The website Gay.it published a homotransphobia research. The data about Italy in 2021 is scary, especially after the latest discriminatory episodes. In fact, the study portrays the picture of a country were acts against the LGBTQI+ Italians happen too often. As often as one in every three days.
The homotransphobia research
From January 2021 to July, the website has received 70 reports of attacks, of any form and kind. This, in only seven months. Meanwhile, in 2021 the reports had been 64. But in 365 days. So, this year, there is an attack every three days, at least.
The research of Gay.it suggests that the Law Zan against homophobia is more urgent than ever. However, the government has postponed the discussion and vote in the Parliament to September. And, in September, nothing guarantees politicians will vote against discrimination. While the institutions stall and press “pause,” the people victim of these crimes scream for justice and equality. To them, this is the time to make a move and a statement.
When the first aggression started
Nicolò recently became another scary statistic in the homotransphobia research. He was in the beach town of Cesenatico, in the Riviera Romagnola. Usually, he lives in London, but there is nothing like an Italian summer. Nicolò and his friends decided to celebrated the evening at the bar Molo 95, with music, dance, and views over the Mediterranean. There, he met another boy and the two kissed.
“That’s when the first aggression started,” Nicolò said to Corriere Romagna.
It all happened fast. First, two punches, one in the face and the other in the stomach. Then another punch to the face, when Nicolò lost his glasses. The aggressor soon ran and he called security. He was so upset, he threw his glass on the floor and some drops reached another person at Molo 95. That’s when the second aggression happened.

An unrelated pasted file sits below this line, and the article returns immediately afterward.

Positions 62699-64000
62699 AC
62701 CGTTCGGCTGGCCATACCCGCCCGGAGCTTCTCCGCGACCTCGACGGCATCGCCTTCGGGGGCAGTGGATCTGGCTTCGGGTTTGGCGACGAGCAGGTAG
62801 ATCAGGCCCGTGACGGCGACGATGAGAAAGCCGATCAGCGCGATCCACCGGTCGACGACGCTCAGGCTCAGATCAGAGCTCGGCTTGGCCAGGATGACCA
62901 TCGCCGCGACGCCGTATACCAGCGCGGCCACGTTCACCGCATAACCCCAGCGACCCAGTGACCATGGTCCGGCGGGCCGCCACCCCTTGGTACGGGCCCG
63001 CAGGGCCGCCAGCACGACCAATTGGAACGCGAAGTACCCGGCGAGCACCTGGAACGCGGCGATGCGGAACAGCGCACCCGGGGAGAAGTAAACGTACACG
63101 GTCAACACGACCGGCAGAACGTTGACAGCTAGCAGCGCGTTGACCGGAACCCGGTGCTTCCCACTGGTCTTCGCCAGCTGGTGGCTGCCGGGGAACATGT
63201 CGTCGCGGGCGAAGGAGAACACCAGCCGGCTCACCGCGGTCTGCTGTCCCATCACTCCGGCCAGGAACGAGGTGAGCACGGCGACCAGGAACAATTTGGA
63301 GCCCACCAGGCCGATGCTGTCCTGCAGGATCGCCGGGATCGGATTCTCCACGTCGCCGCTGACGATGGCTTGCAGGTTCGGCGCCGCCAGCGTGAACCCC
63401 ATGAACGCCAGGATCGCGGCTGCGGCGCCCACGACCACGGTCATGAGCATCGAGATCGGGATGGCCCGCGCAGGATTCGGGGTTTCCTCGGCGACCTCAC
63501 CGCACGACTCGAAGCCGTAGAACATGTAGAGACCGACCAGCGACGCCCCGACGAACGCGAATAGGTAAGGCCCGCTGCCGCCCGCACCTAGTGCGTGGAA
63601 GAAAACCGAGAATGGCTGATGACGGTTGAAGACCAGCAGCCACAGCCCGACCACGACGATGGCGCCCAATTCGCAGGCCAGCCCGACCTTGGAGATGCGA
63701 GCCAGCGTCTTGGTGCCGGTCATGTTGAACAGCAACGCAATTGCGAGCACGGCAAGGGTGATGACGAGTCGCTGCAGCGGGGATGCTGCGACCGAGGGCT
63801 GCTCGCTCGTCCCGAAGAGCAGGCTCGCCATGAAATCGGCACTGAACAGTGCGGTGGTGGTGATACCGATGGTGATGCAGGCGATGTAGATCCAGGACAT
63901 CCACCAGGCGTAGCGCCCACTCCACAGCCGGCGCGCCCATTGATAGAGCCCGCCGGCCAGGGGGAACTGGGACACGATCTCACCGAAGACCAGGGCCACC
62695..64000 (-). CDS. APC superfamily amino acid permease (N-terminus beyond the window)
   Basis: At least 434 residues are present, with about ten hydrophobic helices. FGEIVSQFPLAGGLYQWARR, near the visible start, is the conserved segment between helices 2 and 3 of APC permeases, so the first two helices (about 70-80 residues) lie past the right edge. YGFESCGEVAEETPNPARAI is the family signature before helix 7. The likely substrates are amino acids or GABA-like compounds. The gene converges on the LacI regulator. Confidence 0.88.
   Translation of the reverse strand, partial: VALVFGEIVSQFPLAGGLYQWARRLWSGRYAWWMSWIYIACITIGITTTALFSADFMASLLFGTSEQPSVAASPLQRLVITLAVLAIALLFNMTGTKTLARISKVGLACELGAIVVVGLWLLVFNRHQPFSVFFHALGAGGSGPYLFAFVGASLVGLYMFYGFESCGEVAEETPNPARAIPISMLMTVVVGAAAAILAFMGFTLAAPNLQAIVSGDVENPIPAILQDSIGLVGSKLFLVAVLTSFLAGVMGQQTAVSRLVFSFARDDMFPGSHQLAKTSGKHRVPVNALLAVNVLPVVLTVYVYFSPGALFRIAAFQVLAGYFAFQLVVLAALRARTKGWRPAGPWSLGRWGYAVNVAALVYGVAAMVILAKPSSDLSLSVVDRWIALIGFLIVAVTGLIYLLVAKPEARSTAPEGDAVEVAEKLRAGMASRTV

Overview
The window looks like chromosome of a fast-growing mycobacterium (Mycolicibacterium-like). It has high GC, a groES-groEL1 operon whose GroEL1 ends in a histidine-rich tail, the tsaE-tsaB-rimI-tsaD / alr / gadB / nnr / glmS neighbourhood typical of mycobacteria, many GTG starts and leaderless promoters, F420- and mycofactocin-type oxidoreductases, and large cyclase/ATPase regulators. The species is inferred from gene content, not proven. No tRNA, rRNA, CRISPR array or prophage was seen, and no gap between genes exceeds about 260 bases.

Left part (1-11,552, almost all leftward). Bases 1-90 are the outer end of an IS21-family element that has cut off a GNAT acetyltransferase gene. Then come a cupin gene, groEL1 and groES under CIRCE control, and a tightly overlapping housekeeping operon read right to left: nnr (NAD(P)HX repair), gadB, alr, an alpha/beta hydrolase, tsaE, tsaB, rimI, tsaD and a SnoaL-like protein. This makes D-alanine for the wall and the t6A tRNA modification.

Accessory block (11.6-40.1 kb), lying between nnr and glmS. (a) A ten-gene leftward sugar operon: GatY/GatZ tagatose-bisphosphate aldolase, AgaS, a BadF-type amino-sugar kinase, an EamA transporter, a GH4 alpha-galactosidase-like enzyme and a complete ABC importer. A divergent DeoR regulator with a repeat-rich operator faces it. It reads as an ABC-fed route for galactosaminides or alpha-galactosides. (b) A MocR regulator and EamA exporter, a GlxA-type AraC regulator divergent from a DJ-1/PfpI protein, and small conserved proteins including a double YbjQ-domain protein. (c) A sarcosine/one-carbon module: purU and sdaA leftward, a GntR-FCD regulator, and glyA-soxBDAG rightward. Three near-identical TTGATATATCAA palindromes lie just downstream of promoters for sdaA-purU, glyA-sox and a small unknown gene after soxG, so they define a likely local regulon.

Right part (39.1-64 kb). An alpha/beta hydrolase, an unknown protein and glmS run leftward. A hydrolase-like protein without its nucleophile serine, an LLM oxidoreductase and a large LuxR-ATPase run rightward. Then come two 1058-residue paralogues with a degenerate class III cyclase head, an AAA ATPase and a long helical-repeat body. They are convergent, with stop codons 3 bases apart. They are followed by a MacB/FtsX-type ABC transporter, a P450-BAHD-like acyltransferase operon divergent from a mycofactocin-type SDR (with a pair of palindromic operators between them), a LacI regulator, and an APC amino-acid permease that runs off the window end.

“I apologized right away,” said Nicolò, “but it wasn’t enough. He started to verbally attack me with homophobic slurs and then he threatened to beat me. My friends and I left, but they followed us.” Nicolo’s friend, a girl, tried finding the reasons behind the violence and hate. Without fear or shame, the other man replied he was “a declared homophobe.” Scared, Nicolò calls the police at 3:50am.
He was on the phone for seven minutes, scared of going to his car alone. On the line, the officer was asking him to leave Molo 95 but they couldn’t assure Nicolò that someone was actually coming. Screaming on the phone, Nicolò hang up in frustration. The officers never called back to check on him. He made it home, but he didn’t leave for two days.
Deciding to speak up
After the aggression, Nicolò didn’t want to go to a doctor or to report the events. Then, he turned for help to the organization Arcigay. Now, he has a lawyer by his side and he’s thinking about reporting and finding justice.
“The aggressors needs to be educated, not the other way around,” said Nicolò, “we all have the right to be ourselves and of going out with high heels, perfect nails if we want to. Without having to risk our safety.”
Unfortunately, he was another number in the homotransphobia research. But it doesn’t have to be that way, not for the LGBTQ community in Italy.